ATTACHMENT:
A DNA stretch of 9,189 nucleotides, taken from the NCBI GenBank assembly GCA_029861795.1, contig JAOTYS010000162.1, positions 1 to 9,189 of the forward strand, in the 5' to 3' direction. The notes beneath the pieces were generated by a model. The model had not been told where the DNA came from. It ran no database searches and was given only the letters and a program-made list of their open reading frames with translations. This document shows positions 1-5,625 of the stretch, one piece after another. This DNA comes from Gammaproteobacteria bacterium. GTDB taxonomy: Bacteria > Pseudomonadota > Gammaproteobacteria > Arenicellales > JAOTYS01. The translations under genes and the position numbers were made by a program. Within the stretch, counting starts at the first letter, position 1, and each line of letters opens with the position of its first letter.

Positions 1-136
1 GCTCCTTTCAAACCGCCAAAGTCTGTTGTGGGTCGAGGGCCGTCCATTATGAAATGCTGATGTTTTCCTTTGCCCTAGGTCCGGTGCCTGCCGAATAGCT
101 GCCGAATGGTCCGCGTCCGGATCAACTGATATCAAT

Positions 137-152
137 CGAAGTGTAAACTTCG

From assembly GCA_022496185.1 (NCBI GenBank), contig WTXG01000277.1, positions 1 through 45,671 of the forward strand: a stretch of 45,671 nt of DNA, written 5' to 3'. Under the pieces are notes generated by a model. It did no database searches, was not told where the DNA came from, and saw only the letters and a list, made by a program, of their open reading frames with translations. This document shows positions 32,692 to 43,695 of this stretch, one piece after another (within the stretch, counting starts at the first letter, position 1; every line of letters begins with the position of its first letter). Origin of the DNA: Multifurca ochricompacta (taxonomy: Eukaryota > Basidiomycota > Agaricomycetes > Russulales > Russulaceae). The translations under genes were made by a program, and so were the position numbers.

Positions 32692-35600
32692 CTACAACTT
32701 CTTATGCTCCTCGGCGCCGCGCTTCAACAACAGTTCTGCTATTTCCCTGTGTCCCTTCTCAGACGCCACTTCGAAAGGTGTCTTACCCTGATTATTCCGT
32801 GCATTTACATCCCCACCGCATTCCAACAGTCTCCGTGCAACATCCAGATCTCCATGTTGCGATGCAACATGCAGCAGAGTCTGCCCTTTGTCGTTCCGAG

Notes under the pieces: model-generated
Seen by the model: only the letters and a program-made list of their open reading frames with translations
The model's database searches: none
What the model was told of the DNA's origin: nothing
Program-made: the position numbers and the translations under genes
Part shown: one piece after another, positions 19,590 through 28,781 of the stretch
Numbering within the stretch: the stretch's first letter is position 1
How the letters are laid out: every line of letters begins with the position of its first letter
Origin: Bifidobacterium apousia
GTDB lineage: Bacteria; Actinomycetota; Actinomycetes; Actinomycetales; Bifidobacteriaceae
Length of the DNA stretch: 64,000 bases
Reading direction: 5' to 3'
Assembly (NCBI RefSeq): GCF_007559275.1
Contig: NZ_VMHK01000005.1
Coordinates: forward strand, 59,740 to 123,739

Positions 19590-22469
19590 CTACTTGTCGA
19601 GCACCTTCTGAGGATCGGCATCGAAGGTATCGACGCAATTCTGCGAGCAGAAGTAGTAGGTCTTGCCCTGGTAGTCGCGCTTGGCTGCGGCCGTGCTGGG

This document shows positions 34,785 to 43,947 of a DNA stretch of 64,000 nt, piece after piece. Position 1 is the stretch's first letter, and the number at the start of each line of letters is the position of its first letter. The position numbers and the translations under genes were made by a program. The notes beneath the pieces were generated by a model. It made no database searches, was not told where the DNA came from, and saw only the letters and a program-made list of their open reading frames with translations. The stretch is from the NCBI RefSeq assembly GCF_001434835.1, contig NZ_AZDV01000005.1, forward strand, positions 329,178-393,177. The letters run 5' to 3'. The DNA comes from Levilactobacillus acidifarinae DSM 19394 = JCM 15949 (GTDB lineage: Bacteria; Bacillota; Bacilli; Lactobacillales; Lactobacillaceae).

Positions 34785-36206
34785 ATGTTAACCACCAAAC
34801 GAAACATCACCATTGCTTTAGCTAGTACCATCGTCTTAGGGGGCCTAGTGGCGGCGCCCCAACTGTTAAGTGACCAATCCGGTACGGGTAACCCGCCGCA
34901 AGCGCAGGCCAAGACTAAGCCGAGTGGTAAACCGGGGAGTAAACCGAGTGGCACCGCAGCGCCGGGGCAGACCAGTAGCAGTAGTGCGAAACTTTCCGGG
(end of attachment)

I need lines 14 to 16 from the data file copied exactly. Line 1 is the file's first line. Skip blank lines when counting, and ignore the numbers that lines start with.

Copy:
The model's database searches: none
What the model was told of the DNA's origin: nothing
Program-made: the position numbers and the translations under genes